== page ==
God puts things together all the time. A friend and I do Bible study by email, answering the same set of questions from the Serendipity Bible. Right now we are alternating between Deuteronomy and Psalms.

I was struck by the synchronicity between Deuteronomy 1, which recounts Israel's refusal to fight for the land of Canaan at Kadesh Barnea, and Psalm 3, which David wrote while fleeing (i.e., refusing to fight) his son Absalom (see 2 Samuel 15).

The lesson from Deuteronomy? The Israelites should have fought, because God commanded them to.

From Psalm 3? Not as clear cut. David was running for his life--but he also wanted to avoid a situation where Jerusalem would be put to the sword.

There are plenty of battles, but today is not always the right time to fight.

Right now my biggest challenge remains my battle with grief. I don't mean that I seek to vanquish it. Only time and God can do that. I mean that grief engages all my energy, faith, and arsenal of prayer and writing and friendship.

For now, God will call someone else to fight larger battles on behalf of His church and our country.

Wednesday, July 9, 2008

Welcome Nancy Mehl

Tonight it is my privilege to welcome Nancy Mehl to my blog. Nancy is a fellow Heartsong Presents: Mysteries! author.

Anyone who has experienced loss can identify with Nancy’s story. Thanks for sharing, Nancy.

In this blog, I have been processing the loss of my daughter to suicide. The experience of loss is universal. What significant loss have you experienced? How has it impacted your writing?
As you say, all of us have experienced loss. Whether loss generates from the death of a loved one or the death of a dream, loss can leave us feeling that something is missing from our lives. I think I began to experience loss as a child. Unfortunately, I didn’t grow up in a perfect home with a loving mother and father. Somewhere along the way, I learned to stuff my feelings inside. I was very good at it. Other things happened to me after I was married that caused me great pain. Again, I stuffed. No one would have thought that there was anything at all wrong in my life. In fact, people used to remark about how happy I was. And I was. I woke up with a smile and laughed throughout the day. Then I began to experience some strange reactions to things in my life. I could sense that something was wrong, but I wasn’t sure what it was. One day at work, something that had happened to me fifteen years earlier rushed into my mind as if it had just happened. It was one of the strangest experiences of my life. I immediately had to seek help and was almost hospitalized. A Christian therapist explained to me that I had filled my emotional closet full of painful experiences instead of dealing with them. And my closet had finally burst open. I spent a year in therapy and on medication. Neither of these things helped much, by the way.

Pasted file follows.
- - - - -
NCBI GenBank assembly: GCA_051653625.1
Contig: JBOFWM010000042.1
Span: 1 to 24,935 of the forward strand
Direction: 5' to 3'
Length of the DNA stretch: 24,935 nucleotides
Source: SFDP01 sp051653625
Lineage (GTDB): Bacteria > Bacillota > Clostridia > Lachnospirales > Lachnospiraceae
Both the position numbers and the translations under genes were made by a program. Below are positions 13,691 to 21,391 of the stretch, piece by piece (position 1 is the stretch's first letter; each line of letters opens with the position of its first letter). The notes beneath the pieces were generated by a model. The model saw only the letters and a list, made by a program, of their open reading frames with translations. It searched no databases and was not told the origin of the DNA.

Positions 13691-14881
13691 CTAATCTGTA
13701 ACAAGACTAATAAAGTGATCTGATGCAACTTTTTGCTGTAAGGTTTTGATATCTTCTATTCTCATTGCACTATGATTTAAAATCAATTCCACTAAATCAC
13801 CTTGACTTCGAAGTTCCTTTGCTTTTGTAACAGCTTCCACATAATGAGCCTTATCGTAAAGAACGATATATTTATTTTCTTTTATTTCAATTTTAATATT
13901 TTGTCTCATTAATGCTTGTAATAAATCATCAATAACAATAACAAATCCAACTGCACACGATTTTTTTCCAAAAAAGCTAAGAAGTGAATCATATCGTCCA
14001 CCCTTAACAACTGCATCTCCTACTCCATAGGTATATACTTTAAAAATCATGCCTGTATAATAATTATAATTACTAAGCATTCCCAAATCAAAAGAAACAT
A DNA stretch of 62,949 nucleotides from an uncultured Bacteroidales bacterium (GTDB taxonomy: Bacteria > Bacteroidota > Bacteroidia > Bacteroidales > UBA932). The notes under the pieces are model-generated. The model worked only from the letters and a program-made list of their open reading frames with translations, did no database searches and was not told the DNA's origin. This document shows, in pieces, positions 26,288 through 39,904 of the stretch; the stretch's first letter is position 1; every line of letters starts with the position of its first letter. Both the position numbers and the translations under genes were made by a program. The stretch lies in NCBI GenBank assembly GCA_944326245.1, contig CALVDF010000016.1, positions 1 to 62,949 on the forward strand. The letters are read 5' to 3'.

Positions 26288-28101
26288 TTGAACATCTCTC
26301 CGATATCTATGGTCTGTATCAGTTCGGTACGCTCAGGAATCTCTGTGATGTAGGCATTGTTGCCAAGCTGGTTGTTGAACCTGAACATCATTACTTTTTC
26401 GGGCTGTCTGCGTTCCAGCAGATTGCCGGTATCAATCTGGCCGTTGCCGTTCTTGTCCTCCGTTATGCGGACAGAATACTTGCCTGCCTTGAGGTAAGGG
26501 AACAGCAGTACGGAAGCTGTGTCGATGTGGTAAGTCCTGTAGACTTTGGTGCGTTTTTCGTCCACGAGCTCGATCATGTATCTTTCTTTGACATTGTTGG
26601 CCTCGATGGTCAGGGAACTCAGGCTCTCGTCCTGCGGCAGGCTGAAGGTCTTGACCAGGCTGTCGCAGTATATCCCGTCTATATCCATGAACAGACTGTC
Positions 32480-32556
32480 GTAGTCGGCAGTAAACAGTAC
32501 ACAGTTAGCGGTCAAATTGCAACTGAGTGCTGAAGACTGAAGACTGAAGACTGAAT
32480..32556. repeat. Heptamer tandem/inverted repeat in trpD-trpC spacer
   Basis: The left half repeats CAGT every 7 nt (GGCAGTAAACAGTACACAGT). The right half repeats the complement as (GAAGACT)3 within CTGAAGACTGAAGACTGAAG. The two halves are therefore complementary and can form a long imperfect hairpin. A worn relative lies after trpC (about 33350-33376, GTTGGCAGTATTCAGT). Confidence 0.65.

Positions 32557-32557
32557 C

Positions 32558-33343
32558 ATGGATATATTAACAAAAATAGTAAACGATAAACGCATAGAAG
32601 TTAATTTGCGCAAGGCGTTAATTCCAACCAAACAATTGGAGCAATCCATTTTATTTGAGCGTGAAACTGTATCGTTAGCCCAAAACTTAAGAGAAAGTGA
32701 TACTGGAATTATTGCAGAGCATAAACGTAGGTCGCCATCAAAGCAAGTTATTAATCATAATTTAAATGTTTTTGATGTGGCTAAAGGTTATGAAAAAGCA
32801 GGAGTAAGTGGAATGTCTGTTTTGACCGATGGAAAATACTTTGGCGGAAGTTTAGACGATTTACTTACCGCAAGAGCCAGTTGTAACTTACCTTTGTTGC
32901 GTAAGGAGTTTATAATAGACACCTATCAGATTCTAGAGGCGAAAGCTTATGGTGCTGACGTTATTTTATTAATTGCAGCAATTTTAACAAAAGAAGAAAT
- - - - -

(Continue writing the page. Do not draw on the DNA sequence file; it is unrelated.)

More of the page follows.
What central truth did you learn through your loss?
God supernaturally led me to a Bible teacher who taught me that “feelings buried alive never die.” For a year, every day, it was as if she could see through the television and into my life. I’d never experienced anything like it before. Slowly but surely, I began to find my way out of the hole I was in. And then I learned the next lesson God had for me. Paul speaks about it in Philippians 3: 13. “But one thing I do, forgetting those things which are behind and reaching forward to those things which are ahead, I press toward the goal for the prize of the upward call of God in Christ Jesus.” I’ve learned that dealing with loss is a two step process. First of all, deal honestly with the situation. Grief is natural. God gave us the ability to grieve. Then allow healing to come – but it must be God given, anointed healing. Man’s healing is temporal. The Bible tells us that it is the “anointing that breaks the yoke.” Jesus said He came to set the captives free. Only God can provide real release. Then – we must forget what lies behind and press on if we want to fulfill the call of God on our lives. Looking backward only causes us to stumble. Keeping our eyes fixed on the prize is the only way to go forward. Of course, this doesn’t mean we ever forget people we love. But we can look forward to the day we are with them again – and that vision doesn’t exist in the past. It is only ahead of us.

Do you write to escape your circumstances or to process your feelings? Or both? Please share examples.
I certainly use situations in my life in my writing. I believe all writers do that. Bothersome situations tend to move into the background when you’re lost in a world you’re making up. It’s funny how you can feel better after a good writing session. And we can work out some of our frustrations through our writing. For example, I’m a snow nut. One of the reasons I created the town of Winter Break, Kansas was to make as much snow as I wanted! I got tired of being disappointed in Kansas winters.